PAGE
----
A comparison can be made with the wine, beer and spirits industry. Rush explained “see a winery that is a vertically integrated agricultural and production process” and applied the same concepts and standards to the cannabis industry. In addition, says Rush, “look at the distillery, it’s a highly regulated, highly taxable and highly integrated industry, almost everywhere.” He added: “The cannabis industry needs to understand what it is; which is an industry of vulnerability. It is a product for human consumption that must be regulated, taxed and controlled. He can also take advantage of being syndicated. “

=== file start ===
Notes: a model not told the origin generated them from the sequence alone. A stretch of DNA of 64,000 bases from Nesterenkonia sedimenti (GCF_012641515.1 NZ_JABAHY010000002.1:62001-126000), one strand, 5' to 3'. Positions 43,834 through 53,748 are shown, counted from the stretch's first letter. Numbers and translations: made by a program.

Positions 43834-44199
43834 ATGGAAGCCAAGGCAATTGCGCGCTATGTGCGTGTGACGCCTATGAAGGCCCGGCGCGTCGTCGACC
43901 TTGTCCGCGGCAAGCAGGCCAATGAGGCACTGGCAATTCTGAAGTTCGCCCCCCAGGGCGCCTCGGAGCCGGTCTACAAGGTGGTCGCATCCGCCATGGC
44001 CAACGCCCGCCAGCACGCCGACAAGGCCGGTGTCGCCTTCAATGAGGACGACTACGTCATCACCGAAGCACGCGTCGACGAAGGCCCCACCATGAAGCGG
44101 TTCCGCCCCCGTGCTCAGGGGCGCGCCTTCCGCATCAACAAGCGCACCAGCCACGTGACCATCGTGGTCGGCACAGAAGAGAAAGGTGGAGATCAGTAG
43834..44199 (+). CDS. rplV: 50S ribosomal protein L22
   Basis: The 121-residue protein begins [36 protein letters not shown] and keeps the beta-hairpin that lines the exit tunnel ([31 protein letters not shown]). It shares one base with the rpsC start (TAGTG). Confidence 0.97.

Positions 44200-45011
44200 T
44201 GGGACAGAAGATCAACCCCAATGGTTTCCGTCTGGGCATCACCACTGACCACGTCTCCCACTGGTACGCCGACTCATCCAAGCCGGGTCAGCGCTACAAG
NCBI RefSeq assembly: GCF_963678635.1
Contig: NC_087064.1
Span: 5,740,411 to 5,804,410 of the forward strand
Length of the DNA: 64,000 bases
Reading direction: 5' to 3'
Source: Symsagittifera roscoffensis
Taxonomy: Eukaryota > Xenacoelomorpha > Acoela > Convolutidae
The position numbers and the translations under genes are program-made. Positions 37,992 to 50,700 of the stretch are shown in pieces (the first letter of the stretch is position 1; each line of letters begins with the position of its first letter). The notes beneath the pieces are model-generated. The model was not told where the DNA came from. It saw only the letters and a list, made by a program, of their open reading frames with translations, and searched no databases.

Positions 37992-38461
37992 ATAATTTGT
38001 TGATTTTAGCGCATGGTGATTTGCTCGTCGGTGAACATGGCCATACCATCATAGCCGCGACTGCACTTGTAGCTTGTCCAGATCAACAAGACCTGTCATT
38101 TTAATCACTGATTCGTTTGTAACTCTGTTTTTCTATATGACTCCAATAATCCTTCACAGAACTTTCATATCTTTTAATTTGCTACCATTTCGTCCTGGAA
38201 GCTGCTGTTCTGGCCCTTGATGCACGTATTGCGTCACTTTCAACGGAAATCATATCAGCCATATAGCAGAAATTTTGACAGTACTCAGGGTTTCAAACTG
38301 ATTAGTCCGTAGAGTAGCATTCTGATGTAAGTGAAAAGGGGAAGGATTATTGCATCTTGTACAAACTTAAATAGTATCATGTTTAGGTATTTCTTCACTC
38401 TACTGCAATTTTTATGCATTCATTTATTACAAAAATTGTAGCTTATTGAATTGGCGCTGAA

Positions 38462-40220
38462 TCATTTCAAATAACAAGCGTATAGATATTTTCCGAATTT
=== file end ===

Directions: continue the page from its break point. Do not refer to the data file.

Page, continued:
Rush adds: “When Cannabis employers try to design themselves and work in similar ways, they will also realize the same kind of profitability. If we hire artisans, tradesmen, artisans, people who have been trained, certified, apprenticed, “creating” a productive industry that is profitable, that is very safe for consumers, workers and the communities in which we work, “everyone gets the benefits. “Labor peace is the law today, but it aims to create a transparent, peaceful, healthy, dignified environment for all participants, and it can be so,” Rush said.